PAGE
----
Objectives: (1) Despite the rising unemployment rate, increase the number of APD customers who are working by 100 individuals during 2009; (2) Receive $300,000 in earned media related to employment of people with disabilities and 5 million media impressions during DEAM; and, (3) Have 10 business and disability partners for DEAM event; and, (4) In the annual e-survey, have 85 percent rate disability employment stories in the APD Champion newsletter good or higher. Implementation: The Comm. staff looked at options to reach employers who may have jobs to offer people with disabilities. Area offices have Supported Employment Liaisons and Coordinators to reach out to businesses looking to hire. Beginning in Jan. 2009, every APD Champion newsletter featured an APD customer in successful employment. 1,300 external stakeholders subscribe to the newsletter. The stories include quotes from the employer about their satisfaction with the employee. Each newsletter issue is posted to the Web—APDCares.org. In the summer, APD gathered other state and disability organizations to begin planning a major event in Oct. for DEAM. The main partners, Blind Services, Vocational Rehabilitation (VR), Able Trust, and Agency for Workforce Innovation (AWI), have similar missions to promote the employment of people with disabilities. More than a dozen disability partners decided to participate, too. Oct. 1 was selected and dignitaries invited. APD, VR, and Blind Services planned to recognize 8 employers with a history of hiring people with disabilities. APD contacted the City Manager of Tallahassee to speak. An employer and her employee with a disability agreed to be speakers. The local Business Leadership Network (BLN) was invited to be a partner. BLNs are made up of businesses interested in hiring and promoting employment of people with disabilities. Electronic and printed invitations were sent. After much preparation, on Sept. 28, Gov. Charlie Crist and the Cabinet passed a resolution declaring October as DEAM in Florida. The APD Director and Bay County Property Appraiser Dan Sowell, who has a disability, spoke during the Cabinet meeting. Former House Speaker Allan Bense introduced Sowell to the Cabinet. Sowell received a standing ovation following his remarks. Other disability partners were introduced to the Cabinet. A large number of media covered this event. APD contacted the Tallahassee Democrat editor and requested the newspaper run a story each day of October on a person with a disability who is working, and the editor agreed. Beginning Oct.1, the paper ran a story and photo every day, mainly written by APD staff, about a person or disability issue. The stories and photos were posted on the paper’s Web site, which increased media impressions. The customer stories were also shared with their hometown media. A news release was issued. On Oct. 1, Tallahassee City Hall was packed with about 150 people. State and local media covered the ceremony. Gavel-to-gavel coverage was shown locally and statewide. Gov. Crist sent a welcome on DVD. Agriculture Comm. Charles Bronson was a keynote speaker. Positive feedback was provided to APD by those in attendance. Also, APD participated statewide on Oct. 21 in Disability Mentoring Day, promoting employment for youth by matching students with employers. The APD Director served as a mentor. APD was recognized as the state agency with the most DMD involvement. APD was sought for information by the media about disability issues.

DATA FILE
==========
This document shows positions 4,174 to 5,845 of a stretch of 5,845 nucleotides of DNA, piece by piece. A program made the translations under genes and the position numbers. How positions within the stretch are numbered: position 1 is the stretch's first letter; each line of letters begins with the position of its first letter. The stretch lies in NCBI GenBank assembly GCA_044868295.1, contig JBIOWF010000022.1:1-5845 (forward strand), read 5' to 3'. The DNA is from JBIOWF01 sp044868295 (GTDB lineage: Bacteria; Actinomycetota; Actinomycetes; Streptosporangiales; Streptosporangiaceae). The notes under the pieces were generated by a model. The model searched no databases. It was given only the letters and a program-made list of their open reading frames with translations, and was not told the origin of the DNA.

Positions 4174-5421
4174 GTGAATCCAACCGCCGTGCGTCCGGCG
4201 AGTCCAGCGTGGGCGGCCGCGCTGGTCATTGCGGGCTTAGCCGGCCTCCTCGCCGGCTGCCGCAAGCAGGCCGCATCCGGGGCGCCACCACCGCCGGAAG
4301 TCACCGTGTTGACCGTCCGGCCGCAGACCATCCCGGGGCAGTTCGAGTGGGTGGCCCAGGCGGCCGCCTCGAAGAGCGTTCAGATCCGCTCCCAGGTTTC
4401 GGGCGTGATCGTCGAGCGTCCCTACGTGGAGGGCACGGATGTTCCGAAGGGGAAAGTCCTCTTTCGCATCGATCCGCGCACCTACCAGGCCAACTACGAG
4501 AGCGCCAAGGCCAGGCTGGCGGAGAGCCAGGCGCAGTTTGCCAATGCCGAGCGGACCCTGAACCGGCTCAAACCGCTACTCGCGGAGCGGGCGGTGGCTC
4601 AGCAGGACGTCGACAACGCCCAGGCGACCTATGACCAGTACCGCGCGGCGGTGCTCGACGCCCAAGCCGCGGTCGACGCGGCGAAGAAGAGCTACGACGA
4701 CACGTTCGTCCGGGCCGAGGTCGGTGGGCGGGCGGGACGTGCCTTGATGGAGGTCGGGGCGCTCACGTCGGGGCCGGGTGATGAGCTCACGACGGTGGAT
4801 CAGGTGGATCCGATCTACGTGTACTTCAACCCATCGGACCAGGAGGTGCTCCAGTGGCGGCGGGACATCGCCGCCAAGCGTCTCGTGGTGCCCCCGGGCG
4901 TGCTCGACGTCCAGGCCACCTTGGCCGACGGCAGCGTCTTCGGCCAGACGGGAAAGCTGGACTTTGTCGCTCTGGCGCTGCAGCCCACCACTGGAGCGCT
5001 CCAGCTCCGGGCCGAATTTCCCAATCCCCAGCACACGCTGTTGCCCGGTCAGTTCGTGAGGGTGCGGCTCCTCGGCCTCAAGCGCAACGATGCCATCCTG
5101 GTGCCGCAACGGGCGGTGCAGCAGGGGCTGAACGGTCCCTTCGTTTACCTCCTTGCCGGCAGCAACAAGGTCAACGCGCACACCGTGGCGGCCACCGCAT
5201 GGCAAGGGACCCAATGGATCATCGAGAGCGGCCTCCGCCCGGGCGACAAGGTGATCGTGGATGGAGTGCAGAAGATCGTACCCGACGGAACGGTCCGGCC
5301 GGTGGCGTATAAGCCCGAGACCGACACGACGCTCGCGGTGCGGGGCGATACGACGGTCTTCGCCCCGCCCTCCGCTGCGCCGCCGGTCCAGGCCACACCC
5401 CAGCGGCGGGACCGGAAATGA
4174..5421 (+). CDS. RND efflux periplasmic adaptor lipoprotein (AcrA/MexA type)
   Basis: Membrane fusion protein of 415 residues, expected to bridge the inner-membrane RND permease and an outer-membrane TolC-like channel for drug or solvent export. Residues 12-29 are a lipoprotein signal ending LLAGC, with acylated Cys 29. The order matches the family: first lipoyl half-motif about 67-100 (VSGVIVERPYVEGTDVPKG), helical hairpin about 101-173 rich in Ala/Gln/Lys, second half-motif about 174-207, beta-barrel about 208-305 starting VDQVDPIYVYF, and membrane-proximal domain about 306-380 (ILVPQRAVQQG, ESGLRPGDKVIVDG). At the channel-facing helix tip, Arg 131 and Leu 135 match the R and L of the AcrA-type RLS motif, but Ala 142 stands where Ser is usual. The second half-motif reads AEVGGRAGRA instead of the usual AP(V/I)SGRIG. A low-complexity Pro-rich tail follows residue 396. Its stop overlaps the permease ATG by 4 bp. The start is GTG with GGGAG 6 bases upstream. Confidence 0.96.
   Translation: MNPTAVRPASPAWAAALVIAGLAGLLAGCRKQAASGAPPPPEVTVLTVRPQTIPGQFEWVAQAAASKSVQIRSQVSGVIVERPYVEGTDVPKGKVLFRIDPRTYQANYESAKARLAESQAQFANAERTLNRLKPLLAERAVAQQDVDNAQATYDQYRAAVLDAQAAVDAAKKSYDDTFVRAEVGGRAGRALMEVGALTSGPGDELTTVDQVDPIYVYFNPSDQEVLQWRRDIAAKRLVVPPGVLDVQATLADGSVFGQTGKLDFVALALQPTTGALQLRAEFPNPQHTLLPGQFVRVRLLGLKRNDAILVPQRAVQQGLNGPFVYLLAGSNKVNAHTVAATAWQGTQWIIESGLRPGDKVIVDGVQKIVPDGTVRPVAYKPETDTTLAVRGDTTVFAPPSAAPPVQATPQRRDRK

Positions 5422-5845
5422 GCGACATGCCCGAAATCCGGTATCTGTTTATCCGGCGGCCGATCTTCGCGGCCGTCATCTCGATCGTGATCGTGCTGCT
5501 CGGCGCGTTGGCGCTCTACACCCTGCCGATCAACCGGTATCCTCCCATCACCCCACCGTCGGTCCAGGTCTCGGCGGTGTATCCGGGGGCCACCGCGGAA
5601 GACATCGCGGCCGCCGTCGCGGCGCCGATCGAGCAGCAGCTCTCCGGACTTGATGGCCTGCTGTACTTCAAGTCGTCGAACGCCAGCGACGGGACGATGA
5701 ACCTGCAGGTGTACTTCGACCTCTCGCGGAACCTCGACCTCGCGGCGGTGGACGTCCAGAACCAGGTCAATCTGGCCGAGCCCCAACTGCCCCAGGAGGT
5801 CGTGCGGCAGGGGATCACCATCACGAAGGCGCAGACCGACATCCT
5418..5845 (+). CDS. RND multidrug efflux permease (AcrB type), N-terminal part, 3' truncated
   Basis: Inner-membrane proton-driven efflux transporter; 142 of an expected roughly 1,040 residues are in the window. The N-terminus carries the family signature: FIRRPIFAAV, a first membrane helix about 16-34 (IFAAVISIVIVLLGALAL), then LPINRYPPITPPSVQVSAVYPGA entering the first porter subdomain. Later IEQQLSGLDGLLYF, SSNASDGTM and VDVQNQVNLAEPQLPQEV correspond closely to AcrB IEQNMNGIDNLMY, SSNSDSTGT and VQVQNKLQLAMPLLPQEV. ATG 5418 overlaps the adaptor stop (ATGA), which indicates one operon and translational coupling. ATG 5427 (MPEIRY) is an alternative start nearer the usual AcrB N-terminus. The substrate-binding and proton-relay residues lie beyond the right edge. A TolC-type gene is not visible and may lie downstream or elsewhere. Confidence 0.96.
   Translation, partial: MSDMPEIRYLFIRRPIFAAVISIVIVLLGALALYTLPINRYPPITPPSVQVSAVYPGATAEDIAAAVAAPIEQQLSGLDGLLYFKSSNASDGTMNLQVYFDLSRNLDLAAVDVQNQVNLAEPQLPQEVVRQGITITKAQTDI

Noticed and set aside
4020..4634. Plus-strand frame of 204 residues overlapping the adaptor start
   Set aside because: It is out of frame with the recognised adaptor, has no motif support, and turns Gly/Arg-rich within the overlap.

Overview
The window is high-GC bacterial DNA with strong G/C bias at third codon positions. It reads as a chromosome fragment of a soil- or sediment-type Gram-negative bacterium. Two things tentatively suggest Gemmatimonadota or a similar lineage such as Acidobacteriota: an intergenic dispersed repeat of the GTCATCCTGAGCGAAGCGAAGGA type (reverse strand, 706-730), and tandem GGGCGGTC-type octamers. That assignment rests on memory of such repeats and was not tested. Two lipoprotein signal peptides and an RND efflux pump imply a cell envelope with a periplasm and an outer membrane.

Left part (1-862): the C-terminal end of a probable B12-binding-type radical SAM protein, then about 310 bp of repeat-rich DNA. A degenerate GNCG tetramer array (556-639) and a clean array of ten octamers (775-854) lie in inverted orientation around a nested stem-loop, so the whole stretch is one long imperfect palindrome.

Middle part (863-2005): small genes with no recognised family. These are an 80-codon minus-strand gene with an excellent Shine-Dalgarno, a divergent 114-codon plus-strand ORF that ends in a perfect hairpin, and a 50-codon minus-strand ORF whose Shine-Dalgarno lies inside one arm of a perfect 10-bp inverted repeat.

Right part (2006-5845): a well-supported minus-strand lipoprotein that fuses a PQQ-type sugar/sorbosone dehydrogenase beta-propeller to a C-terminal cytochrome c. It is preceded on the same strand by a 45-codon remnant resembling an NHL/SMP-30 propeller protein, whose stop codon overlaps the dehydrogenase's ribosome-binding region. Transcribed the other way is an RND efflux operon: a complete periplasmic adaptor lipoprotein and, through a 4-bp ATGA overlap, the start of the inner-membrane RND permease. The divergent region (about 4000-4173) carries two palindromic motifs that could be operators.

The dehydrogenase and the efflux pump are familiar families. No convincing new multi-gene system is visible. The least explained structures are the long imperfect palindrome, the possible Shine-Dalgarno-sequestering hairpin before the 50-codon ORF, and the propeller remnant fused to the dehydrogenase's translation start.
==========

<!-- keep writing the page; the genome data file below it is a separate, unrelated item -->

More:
Evaluation: Objective (1) was exceeded with 151 APD customers going to work in 2009, despite a 10 percent unemployment rate; Objective (2) was exceeded with $487,122 in earned media related to employment of people with disabilities and more than 6 million media impressions during the campaign; and, Objective (3) was exceeded with 18 business and disability partners for DEAM event; and, Objective (4) was exceeded with 93.2 percent rating employment stories in the Champion good or better in an online survey using Survey Monkey.
Budget: supplies =$125; Cost for salaried staff: Newsletters (30 hrs. each); DEAM campaign (80 hrs.); Event (40 hrs.); Cabinet meeting (4 hrs.)-Total = $11,985.60. Total cost=$12,110.60. Donated decorations, food, postage, and printing by partners ($894.10).